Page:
Nine Reasons to Visit Cody Yellowstone this Fall
CODY, Wyo., August 11, 2022 – Let’s be frank. June flooding in the northern part of Yellowstone National Park was big news, and many would-be park vacationers are now spending their time off at the beach, at a theme park or watching a medieval reenactment at a dinner show.
Those that did not cancel are enjoying a laid-back version of Yellowstone and the surrounding region. And all signs indicate that 2022 is the year for a fall visit.
“Empty nesters and others with the flexibility to travel in September and October have known for a while that post-Labor Day is a wonderful time to come for a visit,” said Ryan Hauck, executive director of Cody Yellowstone, the marketing arm for the towns of Cody, Powell and Meeteetse, Wyo., as well as areas inside of Yellowstone National Park and the
valley east of the entrance. “That’s especially true this year.”
For those considering a fall vacation to the region, here are some reasons to visit Cody Yellowstone.
Even during a “normal” year traffic drops off when the kids go back to school. As long as most school districts follow the traditional calendar and have long summer breaks, most families will be back to their routines by September.
The floods that made the news in June resulted in a lot of people changing their vacation plans and heading to other parts of the country. That means more rooms, cabins and campsites are available for those who haven’t made reservations yet. More information can be found online.
Warm – but not too hot – daytime temperatures followed by cooler evenings are typical in Cody Yellowstone. Low humidity and few rainy days help to temper the extremes as well.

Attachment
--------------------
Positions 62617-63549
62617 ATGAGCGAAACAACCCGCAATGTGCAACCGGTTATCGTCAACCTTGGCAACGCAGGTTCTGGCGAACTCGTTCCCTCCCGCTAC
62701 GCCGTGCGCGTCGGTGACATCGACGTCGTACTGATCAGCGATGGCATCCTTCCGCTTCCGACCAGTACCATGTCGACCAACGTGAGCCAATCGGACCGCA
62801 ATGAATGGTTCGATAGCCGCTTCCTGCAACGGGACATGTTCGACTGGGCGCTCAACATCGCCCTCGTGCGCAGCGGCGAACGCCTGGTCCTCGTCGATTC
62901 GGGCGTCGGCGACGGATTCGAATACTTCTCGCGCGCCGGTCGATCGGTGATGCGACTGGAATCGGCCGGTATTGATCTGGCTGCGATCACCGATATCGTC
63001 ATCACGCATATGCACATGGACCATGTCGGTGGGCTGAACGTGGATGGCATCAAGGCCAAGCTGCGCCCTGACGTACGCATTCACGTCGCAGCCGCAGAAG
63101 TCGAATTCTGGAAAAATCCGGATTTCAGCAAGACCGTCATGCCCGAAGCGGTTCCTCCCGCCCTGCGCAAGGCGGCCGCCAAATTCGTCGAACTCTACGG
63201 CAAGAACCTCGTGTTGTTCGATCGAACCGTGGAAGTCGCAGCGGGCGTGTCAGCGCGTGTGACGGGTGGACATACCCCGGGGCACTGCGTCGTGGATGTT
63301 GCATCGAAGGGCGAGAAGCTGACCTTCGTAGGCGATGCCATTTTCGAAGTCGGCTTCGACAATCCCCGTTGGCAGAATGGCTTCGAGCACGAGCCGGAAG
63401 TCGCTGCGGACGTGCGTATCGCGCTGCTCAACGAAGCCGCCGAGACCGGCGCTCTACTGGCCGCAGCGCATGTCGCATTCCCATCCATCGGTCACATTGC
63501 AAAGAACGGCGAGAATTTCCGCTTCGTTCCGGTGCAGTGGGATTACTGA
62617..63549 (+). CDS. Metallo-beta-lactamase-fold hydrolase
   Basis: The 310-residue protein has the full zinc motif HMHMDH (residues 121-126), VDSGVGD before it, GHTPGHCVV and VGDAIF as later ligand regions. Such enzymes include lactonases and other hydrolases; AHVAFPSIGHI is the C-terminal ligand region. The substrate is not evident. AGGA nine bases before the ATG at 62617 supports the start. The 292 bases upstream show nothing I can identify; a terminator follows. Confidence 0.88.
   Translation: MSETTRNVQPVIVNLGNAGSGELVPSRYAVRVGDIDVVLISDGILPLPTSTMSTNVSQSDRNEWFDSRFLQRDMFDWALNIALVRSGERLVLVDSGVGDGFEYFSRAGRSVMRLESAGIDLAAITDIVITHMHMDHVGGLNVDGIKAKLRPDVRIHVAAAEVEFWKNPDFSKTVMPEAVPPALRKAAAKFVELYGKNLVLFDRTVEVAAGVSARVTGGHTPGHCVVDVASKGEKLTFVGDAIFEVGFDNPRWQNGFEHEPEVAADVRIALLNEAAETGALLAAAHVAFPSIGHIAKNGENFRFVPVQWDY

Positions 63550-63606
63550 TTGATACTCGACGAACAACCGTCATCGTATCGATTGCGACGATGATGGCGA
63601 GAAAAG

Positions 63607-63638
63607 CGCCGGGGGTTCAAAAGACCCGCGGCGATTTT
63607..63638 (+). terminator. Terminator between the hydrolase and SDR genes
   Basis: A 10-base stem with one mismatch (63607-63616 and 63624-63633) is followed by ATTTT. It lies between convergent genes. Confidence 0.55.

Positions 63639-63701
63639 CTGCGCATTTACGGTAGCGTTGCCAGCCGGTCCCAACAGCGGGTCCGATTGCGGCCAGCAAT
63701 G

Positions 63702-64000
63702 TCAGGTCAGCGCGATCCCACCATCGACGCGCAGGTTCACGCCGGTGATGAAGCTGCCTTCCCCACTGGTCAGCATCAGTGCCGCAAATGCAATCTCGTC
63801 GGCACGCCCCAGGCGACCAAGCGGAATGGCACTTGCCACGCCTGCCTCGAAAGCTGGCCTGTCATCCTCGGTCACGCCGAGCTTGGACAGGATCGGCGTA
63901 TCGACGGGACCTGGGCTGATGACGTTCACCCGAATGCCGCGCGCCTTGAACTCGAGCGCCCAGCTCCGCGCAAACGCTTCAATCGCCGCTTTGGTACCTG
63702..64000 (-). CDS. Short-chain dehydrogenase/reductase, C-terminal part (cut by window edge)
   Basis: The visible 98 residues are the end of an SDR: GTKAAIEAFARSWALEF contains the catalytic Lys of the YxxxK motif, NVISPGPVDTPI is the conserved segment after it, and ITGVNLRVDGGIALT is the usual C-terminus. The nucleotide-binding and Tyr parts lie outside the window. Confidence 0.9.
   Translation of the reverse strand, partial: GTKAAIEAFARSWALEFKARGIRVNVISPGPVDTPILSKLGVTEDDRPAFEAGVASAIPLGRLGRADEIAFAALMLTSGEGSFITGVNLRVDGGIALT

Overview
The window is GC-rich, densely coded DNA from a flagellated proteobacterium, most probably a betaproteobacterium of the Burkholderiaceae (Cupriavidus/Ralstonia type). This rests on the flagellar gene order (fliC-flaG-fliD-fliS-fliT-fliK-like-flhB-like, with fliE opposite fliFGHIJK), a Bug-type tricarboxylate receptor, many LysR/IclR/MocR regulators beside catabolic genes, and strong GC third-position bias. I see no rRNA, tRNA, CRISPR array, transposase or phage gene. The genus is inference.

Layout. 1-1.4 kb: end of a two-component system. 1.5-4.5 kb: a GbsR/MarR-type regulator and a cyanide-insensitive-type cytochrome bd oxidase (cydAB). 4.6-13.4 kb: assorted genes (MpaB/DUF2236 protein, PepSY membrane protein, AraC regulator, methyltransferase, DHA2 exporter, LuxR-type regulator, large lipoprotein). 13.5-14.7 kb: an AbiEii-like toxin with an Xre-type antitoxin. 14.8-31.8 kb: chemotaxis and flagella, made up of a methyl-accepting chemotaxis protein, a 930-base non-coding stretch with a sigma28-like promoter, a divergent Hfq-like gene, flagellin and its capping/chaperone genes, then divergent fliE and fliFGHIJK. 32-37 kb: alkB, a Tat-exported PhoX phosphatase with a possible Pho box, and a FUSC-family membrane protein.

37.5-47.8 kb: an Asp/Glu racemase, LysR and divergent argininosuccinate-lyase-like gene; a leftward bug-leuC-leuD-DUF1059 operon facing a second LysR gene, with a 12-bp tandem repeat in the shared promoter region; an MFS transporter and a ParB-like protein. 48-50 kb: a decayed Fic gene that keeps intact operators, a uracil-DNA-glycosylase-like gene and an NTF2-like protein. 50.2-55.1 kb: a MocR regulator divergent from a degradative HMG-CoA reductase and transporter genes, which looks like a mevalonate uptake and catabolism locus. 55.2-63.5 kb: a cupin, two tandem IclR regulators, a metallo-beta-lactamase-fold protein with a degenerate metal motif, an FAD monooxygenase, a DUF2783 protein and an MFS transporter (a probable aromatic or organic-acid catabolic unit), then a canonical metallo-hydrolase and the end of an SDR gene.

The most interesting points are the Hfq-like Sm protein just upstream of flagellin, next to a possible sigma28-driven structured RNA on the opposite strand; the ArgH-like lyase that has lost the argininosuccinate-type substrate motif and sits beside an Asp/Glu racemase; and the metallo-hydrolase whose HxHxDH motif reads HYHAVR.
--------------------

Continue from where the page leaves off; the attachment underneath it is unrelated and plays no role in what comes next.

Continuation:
The Bears are Hungry
The Greater Yellowstone Ecosystem is known for its grizzly and black bear populations, and as winter approaches these species kick their caloric intake into high gear as they prepare for hibernation. That means opportunities to spot bruins as they fatten up for the season.
The Elk have Other Things on their Minds
Male elk court prospective mates by shrilly bugling and challenging other males to battle. Fortunate visitors can receive quite the show – from a safe distance, of course – as the bulls look to expand their harems.
The Fish are Biting
Cody Yellowstone is renowned for its fishing. While seasoned anglers will tackle trout action in the streams in and around Cody on their own, novices might want to hire a fishing guide for their first foray. Fly fishing shops also offer maps and advice.
Style and Art
The most prestigious event of the year, Cody’s Rendezvous Royale is staged the third week of September. The event includes the nationally known Buffalo Bill Art Show & Sale with Western-themed art, a quick-draw event, auction, Western fashion show, seminars, studio tours and a ball. For more about the rendezvous, go online.
The Heart Mountain Interpretive Center at the site of the Heart Mountain Internment Camp offers a glimpse of the lives of some 14,000 Japanese-American citizens who were interned there during World War II. The Buffalo Bill Center of the West is a Smithsonian-affiliated museum – actually five museums under one roof dedicated to town founder Buffalo Bill Cody, firearms, fine Western Art, the Plains Indians of the region and the Greater Yellowstone ecosystem. The town features many historic buildings such as the Irma Hotel built by Buffalo Bill himself and named for his daughter, the Chamberlin Inn where Earnest Hemingway was a guest and Old Trail Town & Museum of the Old West featuring homesteader cabins, including one used as a hideout by Butch Cassidy and his Wild Bunch.
Outdoor recreation in the area has been on a steady upward trend for years. Horseback riding has been a mainstay since before Cody was even founded in the late 1800s. Visitors can also enjoy world-class hiking, biking and climbing.
Home of the Great American Adventure, Cody Yellowstone is comprised of the northwestern Wyoming towns of Cody, Powell and Meeteetse as well as areas inside of Yellowstone National Park and the valley east of the entrance. The region is known for rodeos, authentic guest and dude ranches, world-class museums and recreational adventures that reflect the adventurous spirit of the visionaries and explorers who brought the remote region to the world’s attention.
Mesereau Travel Public Relations